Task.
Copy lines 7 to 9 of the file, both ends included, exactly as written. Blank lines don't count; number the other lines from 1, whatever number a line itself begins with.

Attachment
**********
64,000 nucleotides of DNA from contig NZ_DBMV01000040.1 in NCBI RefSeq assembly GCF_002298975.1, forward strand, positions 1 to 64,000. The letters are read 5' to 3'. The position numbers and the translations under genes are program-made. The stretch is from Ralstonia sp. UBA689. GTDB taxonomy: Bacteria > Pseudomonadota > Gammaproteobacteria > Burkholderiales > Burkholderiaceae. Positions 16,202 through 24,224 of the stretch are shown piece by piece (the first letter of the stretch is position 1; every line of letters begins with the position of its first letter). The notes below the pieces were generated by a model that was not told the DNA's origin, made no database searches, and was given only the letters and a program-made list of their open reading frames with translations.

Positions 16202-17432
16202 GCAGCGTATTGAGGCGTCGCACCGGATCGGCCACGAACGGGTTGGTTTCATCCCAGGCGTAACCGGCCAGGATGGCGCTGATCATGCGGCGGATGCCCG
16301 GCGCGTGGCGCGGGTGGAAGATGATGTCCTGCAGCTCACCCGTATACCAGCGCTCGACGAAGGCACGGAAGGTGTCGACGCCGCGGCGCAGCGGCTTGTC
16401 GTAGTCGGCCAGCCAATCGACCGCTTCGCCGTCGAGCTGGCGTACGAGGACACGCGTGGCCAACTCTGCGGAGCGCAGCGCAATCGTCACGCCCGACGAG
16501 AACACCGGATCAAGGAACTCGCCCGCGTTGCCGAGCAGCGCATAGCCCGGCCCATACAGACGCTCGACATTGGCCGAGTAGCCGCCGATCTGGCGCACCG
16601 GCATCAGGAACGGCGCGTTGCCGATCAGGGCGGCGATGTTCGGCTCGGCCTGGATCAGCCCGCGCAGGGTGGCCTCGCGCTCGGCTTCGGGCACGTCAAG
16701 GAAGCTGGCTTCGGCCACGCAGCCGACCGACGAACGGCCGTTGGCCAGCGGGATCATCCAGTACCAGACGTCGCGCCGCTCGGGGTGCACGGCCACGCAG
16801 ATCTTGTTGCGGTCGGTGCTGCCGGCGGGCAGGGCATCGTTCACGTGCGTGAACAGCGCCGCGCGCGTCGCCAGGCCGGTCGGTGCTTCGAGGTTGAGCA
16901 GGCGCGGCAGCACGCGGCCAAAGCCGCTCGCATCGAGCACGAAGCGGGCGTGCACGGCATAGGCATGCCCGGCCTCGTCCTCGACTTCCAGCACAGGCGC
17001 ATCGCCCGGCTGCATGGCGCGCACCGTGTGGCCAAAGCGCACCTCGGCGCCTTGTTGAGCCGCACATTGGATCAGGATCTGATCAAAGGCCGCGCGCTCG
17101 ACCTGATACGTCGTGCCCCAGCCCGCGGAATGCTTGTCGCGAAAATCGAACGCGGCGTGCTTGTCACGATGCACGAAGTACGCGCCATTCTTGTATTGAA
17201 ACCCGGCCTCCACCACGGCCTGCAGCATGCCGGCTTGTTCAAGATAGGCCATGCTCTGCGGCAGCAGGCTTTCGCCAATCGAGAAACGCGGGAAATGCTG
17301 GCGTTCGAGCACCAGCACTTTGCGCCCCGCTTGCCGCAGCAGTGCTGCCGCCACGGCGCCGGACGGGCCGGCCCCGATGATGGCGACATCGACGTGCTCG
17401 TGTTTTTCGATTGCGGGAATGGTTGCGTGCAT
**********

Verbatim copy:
16601 GCATCAGGAACGGCGCGTTGCCGATCAGGGCGGCGATGTTCGGCTCGGCCTGGATCAGCCCGCGCAGGGTGGCCTCGCGCTCGGCTTCGGGCACGTCAAG
16701 GAAGCTGGCTTCGGCCACGCAGCCGACCGACGAACGGCCGTTGGCCAGCGGGATCATCCAGTACCAGACGTCGCGCCGCTCGGGGTGCACGGCCACGCAG
16801 ATCTTGTTGCGGTCGGTGCTGCCGGCGGGCAGGGCATCGTTCACGTGCGTGAACAGCGCCGCGCGCGTCGCCAGGCCGGTCGGTGCTTCGAGGTTGAGCA